Talk about disgraceful conduct and an attitude of entitlement when it comes to being a man calling the shots among women trying to make a name for themselves and get ahead in their careers. That is the story of Fox News chief Roger Ailes (John Lithgow), as told in some gory detail in Bombshell.
The fuse was lit in the summer of 2016 by Gretchen Carlson (Nicole Kidman), once the unswervingly perky co-host of influential “Fox & Friends.” When the recently fired Carlson slapped Ailes with a lawsuit alleging sexual harassment, most expected Carlson to get crushed.
After all, Ailes was the untouchable master of the media universe – ready to use his influence and resources to defeat any foe. Instead, what happened next reverberated around the world. In just 16 wild days, Ailes would take one of the most dizzying falls from elite heights in corporate history. For even he could not survive the force of multiple women – including superstar Fox News correspondent Megyn Kelly (Charlize Theron) – coming forward with their own stories.
Bombshell primarily unfolds through actors, with some archival footage included to aid the home truths.
In a powerhouse performance worthy of an Oscar, Theron is virtually unrecognisable as highly regarded, call it as it is anchor Kelly.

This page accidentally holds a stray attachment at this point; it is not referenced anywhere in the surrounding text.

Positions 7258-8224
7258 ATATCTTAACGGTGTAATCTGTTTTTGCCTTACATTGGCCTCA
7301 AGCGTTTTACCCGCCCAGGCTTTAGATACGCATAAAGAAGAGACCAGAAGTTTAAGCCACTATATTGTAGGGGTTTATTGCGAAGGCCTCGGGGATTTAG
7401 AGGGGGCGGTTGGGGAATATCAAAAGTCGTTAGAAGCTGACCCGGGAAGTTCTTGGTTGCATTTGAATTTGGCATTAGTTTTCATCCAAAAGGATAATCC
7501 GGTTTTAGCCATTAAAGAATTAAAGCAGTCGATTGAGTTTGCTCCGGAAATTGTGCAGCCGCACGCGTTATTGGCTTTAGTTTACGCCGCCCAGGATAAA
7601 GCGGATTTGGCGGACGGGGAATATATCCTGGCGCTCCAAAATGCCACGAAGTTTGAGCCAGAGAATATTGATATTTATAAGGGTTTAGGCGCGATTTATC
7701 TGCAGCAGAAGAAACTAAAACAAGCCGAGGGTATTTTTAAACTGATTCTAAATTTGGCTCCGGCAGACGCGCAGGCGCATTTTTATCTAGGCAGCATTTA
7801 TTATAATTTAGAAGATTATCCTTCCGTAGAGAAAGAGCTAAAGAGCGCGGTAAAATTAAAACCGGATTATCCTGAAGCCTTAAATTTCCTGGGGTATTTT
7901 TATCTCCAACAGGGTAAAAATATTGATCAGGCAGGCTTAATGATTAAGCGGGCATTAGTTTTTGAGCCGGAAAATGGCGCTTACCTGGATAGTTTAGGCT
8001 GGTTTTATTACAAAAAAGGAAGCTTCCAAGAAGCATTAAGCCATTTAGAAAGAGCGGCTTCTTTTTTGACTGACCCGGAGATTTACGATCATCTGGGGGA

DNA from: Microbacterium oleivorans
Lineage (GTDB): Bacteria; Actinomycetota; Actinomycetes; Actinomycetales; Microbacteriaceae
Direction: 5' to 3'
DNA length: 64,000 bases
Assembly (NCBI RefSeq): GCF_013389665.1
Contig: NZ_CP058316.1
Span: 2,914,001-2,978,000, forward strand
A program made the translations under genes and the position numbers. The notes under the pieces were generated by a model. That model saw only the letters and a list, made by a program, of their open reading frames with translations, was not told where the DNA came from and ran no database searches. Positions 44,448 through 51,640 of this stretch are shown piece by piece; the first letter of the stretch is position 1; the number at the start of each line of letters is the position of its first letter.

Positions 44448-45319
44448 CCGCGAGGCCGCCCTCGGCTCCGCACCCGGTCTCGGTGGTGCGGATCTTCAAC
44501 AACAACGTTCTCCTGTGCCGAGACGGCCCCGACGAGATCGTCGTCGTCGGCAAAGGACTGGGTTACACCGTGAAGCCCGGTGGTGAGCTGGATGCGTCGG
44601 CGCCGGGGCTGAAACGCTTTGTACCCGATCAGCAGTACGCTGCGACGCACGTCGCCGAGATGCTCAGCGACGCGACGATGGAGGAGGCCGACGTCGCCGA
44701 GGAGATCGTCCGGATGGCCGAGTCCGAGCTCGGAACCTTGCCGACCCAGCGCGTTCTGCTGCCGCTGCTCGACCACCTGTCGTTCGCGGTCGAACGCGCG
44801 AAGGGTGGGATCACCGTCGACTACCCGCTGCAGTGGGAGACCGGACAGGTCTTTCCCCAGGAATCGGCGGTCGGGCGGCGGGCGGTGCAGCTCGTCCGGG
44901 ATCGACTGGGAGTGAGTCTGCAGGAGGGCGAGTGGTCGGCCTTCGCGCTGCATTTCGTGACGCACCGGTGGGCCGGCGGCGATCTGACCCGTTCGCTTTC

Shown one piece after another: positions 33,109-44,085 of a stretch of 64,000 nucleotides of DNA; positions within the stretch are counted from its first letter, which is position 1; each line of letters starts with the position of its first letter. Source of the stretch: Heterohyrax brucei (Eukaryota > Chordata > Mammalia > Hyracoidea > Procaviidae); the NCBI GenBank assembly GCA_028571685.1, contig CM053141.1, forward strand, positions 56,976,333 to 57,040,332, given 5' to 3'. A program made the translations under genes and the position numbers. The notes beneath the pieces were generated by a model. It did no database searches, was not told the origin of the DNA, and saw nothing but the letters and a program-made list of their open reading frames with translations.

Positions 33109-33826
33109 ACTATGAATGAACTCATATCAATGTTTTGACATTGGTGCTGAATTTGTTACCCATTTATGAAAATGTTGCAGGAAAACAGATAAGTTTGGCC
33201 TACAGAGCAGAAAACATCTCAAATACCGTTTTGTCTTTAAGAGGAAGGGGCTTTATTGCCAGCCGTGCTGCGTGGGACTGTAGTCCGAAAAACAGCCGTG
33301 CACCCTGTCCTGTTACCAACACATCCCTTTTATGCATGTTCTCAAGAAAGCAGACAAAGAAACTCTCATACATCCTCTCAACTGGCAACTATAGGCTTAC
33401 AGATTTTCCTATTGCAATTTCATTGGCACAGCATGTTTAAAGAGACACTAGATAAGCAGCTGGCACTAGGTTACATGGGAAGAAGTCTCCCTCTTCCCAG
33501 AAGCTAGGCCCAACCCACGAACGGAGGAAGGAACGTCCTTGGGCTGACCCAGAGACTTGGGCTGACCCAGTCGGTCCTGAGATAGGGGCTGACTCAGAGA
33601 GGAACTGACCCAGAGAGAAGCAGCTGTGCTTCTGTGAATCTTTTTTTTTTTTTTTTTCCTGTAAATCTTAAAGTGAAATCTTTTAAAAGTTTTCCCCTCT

As another anchor sidelined to the afternoon graveyard slot by Ailes after she rebuts his advances, Kidman as Carlson deliberately presents a slightly awkward characterisation.
In another look at me, dare not turn away showing, Margot Robbie – who does sweet smile and fluttering eyelids better than anyone – is the up and comer Kayla Pospisil who is quickly in way over her head.
And then there’s a portly Lithgow, full of bombast and indignation, as Ailes, a man who built a highly profitable news network on a “my way or the highway” approach.
With much less to do and significantly less impressive are Malcolm McDowell and Ben and Josh Lawson as Rupert Murdoch and his two sons, Lachlan and James, who are left to clean up the mess.
With a script by Charles Randolph and direction from Jay Roach, Bombshell is intense and dramatic from go to whoa. It vividly presents the ugly, competitive world of television and naked ambition (no pun intended). More to the point though, Bombshell is about sexual exploitation.
Many times my levels of anger were at boiling point as Ailes and political commentator Bill O’Reilly (who doesn’t feature prominently) were allowed to get away with appalling conduct for far, far too long. And then, even upon dismissal, they profited largely.
In closing, let me just add that US President Donald Trump hardly comes out of this covered in glory either.
Rated M, Bombshell needs to be seen.
Other reviews you might enjoy:
Alex First is a Melbourne based journalist and communications specialist. He contributes to The Blurb on film and theatre.